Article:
Mirabeau B. Lamar to David G. Burnet, March 1847
During his presidency, Lamar had opposed annexation of Texas by the United States. A few years later, he came to believe that annexation was necessary to prevent Texas from falling into the orbit of Great Britain, and also to protect the institution of slavery, which Lamar strongly supported. After Texas was annexed in 1846, war broke out between the United States and Mexico. Lamar joined the U.S. Army and fought at the battle of Monterrey. Later, he was sent to Laredo to organize a municipal government there. This letter makes clear the difficulty that Lamar had in accepting such a small role and also his deep antipathy for Sam Houston. This draft of the letter is unfinished.
Lamar's correspondent was David G. Burnet, another of Texas's founding fathers. Burnet had come to Texas in the 1820s seeking fortune, first as an empresario and later as a sawmill operator. Articulate and well-educated for the day, Burnet was selected as the first president of Texas by the revolutionary Convention of 1836. He served from March to October of that year, when Sam Houston was sworn in as Texas' first elected president. Burnet served as vice-president under Lamar. He sought the presidency again himself in 1841 but was badly defeated by Sam Houston, returning for a second term. At the time of the Mexican War, Burnet was serving as secretary of state in the administration of Governor James P. Henderson.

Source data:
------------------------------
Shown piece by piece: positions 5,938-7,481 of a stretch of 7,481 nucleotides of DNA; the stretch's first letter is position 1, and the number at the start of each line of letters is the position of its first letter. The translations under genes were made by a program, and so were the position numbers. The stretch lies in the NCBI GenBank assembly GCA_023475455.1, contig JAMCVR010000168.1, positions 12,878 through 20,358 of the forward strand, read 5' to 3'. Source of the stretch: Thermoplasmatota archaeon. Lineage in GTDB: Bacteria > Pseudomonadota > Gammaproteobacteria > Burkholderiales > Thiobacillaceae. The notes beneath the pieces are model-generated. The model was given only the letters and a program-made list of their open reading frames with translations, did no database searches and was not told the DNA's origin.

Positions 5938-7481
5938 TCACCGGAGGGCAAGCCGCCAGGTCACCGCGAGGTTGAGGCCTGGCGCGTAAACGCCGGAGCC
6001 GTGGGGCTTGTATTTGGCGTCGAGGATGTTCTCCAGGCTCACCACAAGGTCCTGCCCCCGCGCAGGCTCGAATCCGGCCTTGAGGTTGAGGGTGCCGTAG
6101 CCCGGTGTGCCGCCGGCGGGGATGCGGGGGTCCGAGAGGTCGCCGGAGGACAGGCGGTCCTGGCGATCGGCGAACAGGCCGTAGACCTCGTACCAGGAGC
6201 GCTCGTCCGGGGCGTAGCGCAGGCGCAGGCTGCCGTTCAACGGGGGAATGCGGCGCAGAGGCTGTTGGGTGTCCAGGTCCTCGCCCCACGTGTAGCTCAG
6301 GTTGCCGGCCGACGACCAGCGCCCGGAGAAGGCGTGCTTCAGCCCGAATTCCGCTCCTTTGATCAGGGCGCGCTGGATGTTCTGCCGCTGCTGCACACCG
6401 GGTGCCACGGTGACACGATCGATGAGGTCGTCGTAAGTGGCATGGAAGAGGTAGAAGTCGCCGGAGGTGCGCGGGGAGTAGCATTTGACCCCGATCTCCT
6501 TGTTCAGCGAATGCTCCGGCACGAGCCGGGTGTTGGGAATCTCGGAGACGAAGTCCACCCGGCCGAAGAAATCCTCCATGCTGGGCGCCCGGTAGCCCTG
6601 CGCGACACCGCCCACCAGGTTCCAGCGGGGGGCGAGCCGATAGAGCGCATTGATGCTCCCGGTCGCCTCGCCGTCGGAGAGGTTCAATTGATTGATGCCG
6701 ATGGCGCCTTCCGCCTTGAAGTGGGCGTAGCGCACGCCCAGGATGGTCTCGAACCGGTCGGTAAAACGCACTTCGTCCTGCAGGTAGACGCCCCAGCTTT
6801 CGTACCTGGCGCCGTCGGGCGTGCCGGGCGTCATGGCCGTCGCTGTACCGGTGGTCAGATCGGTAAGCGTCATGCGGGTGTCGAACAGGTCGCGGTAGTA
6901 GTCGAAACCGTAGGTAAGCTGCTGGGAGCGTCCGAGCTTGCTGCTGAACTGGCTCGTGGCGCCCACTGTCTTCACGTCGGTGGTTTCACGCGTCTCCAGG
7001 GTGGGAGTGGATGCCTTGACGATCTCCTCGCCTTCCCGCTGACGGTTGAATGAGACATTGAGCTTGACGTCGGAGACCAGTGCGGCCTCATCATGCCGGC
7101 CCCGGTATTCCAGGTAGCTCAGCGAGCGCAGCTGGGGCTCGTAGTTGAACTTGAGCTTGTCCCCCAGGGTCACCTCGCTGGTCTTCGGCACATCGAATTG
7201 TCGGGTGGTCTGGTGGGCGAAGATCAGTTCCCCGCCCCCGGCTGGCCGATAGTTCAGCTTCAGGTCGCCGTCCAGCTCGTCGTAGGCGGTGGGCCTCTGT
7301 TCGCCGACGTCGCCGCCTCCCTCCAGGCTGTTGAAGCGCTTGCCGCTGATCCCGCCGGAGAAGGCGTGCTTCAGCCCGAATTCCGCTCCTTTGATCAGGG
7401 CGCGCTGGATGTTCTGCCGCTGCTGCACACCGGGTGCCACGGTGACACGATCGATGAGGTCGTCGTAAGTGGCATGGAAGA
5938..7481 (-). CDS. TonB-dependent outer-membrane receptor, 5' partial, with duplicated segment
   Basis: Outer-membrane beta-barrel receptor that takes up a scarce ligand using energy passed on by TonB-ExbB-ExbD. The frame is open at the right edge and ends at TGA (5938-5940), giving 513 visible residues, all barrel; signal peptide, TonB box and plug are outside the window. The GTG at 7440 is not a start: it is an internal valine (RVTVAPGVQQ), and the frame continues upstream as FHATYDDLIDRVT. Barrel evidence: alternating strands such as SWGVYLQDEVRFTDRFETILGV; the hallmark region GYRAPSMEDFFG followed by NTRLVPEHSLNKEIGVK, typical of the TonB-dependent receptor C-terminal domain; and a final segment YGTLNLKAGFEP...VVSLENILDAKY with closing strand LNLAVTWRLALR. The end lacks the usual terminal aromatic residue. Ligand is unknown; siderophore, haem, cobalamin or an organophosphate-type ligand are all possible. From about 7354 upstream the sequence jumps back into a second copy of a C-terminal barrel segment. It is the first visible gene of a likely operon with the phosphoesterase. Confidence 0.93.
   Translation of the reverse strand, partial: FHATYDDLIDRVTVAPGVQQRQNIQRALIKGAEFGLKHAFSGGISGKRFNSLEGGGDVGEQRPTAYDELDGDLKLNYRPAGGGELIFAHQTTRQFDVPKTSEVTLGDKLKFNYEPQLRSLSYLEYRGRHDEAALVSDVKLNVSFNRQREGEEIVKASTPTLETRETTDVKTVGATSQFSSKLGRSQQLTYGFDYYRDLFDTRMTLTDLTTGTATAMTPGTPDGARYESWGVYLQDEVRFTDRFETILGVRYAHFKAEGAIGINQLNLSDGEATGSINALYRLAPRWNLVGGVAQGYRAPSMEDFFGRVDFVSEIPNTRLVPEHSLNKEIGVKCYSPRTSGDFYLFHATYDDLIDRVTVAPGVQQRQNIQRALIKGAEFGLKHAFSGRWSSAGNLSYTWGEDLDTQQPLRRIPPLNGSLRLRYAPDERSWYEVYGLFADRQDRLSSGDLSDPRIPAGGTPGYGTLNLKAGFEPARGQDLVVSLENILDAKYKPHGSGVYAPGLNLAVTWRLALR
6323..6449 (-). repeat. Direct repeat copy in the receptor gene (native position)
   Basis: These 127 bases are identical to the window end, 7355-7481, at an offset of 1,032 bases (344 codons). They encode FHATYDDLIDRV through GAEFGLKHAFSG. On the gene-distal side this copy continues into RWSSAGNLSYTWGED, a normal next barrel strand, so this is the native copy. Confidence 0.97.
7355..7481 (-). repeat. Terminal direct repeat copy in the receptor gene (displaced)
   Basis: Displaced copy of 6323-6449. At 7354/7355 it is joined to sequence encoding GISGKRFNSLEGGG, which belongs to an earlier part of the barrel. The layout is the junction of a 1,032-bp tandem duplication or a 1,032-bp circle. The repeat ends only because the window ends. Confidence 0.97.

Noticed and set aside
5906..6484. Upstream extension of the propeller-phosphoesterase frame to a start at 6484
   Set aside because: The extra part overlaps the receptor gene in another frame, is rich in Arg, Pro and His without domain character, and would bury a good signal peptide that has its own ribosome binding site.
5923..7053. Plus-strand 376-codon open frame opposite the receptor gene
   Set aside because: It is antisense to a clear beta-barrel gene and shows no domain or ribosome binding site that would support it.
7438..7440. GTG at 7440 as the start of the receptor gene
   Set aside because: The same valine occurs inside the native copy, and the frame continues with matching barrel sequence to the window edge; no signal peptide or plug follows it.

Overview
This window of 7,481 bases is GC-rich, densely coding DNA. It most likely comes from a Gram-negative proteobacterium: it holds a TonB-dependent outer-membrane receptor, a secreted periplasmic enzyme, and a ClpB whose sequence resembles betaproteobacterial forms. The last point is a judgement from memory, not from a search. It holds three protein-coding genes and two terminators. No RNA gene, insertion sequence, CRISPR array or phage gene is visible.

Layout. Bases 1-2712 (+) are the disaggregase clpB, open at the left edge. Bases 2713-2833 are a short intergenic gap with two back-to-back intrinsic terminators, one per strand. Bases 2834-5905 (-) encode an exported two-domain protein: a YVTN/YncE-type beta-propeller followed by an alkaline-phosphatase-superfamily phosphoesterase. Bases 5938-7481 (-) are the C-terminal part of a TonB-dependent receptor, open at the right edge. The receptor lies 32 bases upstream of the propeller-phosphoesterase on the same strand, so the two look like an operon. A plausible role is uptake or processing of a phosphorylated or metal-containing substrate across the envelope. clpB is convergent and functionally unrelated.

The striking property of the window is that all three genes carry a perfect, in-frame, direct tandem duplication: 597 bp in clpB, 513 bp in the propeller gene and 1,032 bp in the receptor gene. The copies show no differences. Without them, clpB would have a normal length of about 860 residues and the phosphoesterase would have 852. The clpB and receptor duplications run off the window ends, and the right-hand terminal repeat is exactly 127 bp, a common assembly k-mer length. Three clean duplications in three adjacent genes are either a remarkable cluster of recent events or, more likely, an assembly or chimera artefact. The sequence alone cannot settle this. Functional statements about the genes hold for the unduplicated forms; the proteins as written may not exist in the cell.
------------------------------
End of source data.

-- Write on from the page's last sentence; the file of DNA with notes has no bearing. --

In later years, Lamar and Burnet collaborated on a book in which they planned to expose the misdeeds of their political enemy, Sam Houston. Lamar was unable to find anyone to publish the work, and Burnet burned the manuscript shortly before his own death in 1870.
Mirabeau B. Lamar to David G. Burnet, March 1847. Mirabeau B. Lamar Papers #2324. Archives and Information Services Division, Texas State Library and Archives Commission.
Page last modified: August 19, 2011